The phrase “right to exist” should be critically examined, because it’s used constantly in these discussions, but it’s not quite clear what it means. It is designed to sound unobjectionable: Who could possibly deny the Right To Exist?—as if denial of this right would mean the endorsement of genocide. But when we think clearly about it, it’s a peculiar expression: What does it mean for a state to have a “right to exist?” When supporters of Israel use the phrase, they want to imply that they are simply asking for something basic—the right not to be killed, the right to simple existence. But they are actually proposing something far more controversial: the right for Israel to exist as an ethnostate. If you deny that there is a “right” for states to have ethnic supremacy enshrined in their laws, then in a sense you are denying Israel’s right to exist. But you are not thereby denying that Jews should get to live peacefully and democratically in the territory currently governed by the state of Israel.  (There is also an element of “retroactive approval” in the phrase. The “right to exist” implies a “right to come into existence”—i.e., if there were no Israel it would be permissible to create it, with the accompanying mass displacement. It is obvious why Palestinians cannot endorse a “right to exist” in this sense, because it requests legitimization of the original crime upon which the state was founded.)

Ultimately, no state has “a right to exist.” It either does or it doesn’t. The United States does not have the “right” to exist , though its people have the right to live under a democratic government. What Stephens is calling for is a special privilege afforded only to Israel.

“But the most toxic assumption is that Jews, whether in Israel or the U.S., can never really be thought of as victims or even as a minority because they are white, wealthy, powerful and ‘privileged.’”

If someone did think Jews could “never really be thought of as victims,” they would have a simplistic conception of power. But of course Jews can be victims, a belief shared by every mainstream progressive. That’s why, after the synagogue in Pittsburgh was shot up, Linda Sarsour helped fundraise for funeral expenses!

“Martin Luther King Jr. preached nonviolent resistance; Yasir Arafat practiced terrorism. The civil rights movement was about getting America to live up its founding ideals; anti-Zionism is about destroying Israel’s founding ideals.”

Yes, that’s what the Palestinians and their supporters should practice: good old fashioned nonviolent resistance, like Martin Luther King. Tactics like boycotts, right? If Stephens cared even a whit about nonviolent resistance, he would be praising the Boycott, Divestment, and Sanctions (BDS) movement as a welcome alternative to violent resistance. But, no, to supporters of nonviolent resistance, actual nonviolent resistance is off the table too. When asked what the BDS movement was all about, he answered simply: “It’s anti-Semitism.” Bret Stephens doesn’t want Palestinians to switch their tactics. He wants them to curl up and die.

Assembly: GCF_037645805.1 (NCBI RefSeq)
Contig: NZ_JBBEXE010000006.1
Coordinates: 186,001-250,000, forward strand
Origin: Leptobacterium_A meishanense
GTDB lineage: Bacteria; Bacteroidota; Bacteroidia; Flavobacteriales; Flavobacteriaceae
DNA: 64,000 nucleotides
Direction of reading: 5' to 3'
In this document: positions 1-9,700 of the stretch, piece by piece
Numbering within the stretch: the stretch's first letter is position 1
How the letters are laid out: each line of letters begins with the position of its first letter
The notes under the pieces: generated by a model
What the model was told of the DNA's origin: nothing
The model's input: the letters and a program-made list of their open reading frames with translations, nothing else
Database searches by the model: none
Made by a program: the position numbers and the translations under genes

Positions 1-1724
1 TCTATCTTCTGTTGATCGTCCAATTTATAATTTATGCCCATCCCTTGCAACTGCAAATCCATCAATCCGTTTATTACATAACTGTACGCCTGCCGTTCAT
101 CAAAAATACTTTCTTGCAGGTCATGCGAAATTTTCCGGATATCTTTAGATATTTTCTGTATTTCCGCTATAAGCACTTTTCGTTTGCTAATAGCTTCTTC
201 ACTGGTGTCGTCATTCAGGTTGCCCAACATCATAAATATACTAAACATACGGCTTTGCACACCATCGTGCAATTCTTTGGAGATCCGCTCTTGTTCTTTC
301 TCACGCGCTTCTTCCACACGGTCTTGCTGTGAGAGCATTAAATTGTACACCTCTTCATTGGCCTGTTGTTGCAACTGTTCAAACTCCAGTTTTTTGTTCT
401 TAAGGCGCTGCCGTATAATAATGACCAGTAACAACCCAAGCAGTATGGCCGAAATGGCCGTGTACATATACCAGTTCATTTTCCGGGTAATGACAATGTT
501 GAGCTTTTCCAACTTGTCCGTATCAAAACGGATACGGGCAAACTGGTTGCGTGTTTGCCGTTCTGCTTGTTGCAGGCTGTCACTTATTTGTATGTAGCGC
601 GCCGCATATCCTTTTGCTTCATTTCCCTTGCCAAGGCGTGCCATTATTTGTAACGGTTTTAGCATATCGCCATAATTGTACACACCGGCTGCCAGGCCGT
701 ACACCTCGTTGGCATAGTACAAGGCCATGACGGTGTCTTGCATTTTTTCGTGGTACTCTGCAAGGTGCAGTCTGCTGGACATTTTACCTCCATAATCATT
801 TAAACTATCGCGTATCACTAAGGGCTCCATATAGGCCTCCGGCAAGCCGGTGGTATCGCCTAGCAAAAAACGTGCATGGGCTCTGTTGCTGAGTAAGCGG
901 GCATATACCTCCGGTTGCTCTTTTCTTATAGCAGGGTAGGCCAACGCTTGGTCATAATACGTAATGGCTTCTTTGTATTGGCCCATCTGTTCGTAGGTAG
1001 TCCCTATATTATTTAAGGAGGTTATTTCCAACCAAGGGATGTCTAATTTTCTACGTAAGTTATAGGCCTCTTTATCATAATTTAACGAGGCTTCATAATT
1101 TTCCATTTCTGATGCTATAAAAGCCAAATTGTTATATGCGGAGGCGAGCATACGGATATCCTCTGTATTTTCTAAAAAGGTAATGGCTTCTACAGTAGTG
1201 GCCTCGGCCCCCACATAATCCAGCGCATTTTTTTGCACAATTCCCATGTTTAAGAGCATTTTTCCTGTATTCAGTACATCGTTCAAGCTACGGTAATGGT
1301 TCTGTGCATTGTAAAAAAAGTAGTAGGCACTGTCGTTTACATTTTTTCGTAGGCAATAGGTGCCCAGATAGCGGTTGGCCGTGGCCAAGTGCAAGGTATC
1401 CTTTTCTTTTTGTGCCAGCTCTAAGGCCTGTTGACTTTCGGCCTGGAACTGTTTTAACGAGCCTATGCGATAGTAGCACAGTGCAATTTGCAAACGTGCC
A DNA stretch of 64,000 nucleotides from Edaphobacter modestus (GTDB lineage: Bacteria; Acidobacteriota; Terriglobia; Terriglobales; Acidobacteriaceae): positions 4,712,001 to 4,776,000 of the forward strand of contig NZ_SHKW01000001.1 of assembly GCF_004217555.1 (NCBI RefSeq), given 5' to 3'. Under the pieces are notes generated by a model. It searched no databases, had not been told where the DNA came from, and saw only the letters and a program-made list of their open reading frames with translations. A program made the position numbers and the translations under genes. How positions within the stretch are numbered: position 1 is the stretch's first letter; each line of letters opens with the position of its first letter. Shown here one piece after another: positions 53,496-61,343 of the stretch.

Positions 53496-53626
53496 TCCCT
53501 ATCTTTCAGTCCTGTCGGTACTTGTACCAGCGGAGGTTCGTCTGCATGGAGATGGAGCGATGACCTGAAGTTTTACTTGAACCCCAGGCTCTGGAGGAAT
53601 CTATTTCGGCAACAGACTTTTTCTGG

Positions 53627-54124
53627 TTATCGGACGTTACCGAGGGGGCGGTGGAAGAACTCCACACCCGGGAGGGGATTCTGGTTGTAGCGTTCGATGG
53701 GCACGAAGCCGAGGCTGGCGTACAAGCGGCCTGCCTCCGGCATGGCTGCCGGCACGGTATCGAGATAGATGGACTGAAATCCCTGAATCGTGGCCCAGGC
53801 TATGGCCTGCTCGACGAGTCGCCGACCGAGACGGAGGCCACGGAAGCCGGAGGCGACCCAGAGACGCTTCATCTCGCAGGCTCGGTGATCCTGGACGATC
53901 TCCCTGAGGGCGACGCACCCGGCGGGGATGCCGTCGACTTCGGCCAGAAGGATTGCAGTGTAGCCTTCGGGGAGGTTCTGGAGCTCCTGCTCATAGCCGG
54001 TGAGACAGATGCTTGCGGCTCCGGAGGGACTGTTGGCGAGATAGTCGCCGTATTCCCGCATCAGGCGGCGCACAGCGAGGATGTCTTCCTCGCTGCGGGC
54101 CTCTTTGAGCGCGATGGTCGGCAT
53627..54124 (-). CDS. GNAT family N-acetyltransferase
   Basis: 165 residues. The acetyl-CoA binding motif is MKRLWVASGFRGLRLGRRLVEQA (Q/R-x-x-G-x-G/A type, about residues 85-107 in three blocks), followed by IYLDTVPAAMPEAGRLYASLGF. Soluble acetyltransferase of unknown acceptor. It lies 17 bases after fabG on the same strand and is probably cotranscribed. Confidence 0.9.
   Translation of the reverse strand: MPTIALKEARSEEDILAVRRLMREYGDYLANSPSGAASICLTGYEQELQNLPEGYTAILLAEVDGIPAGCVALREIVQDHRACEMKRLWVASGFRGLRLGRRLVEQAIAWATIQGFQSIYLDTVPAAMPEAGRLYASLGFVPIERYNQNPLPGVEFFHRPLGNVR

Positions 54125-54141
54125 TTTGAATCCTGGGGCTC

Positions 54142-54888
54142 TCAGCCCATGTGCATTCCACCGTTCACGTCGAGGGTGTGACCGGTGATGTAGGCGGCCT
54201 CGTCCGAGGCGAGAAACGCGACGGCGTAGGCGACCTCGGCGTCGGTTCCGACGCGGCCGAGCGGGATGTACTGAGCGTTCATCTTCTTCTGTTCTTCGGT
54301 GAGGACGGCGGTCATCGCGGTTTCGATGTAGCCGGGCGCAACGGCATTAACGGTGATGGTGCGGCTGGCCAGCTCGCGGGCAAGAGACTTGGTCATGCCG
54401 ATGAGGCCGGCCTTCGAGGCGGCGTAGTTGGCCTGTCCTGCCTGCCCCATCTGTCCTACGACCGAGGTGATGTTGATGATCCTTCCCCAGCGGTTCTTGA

Whatever your feelings about the goals of the BDS movement, their tactics are unimpeachable. There were plenty of white Southerners who decried Martin Luther King Jr., SNCC, and others in the civil rights movement as seeking to destroy America’s founding ideals. King was a law-breaker, and many worried that his actions encouraged others to engage in delinquent behaviors. If one of America’s founding ideals is white supremacy, then it should be rooted out. So too with Israel: If one of its founding ideals is Jewish supremacy, then it needs to change.

As for the oft-cited apartheid analogy, black South Africans did not have a place in the old regime’s Parliament, as Israeli Arabs have in the Knesset; nor were they admitted to white universities, as Israeli Arabs are to Israeli universities. Israel can do more to advance the rights of its Arab citizens (just as the United States, France, Britain and other countries can for their own minorities). And Israel can also do more to ease the lives of Palestinians who are not citizens. But the comparison of Israel to apartheid South Africa is unfair to the former and an insult to the victims of the latter.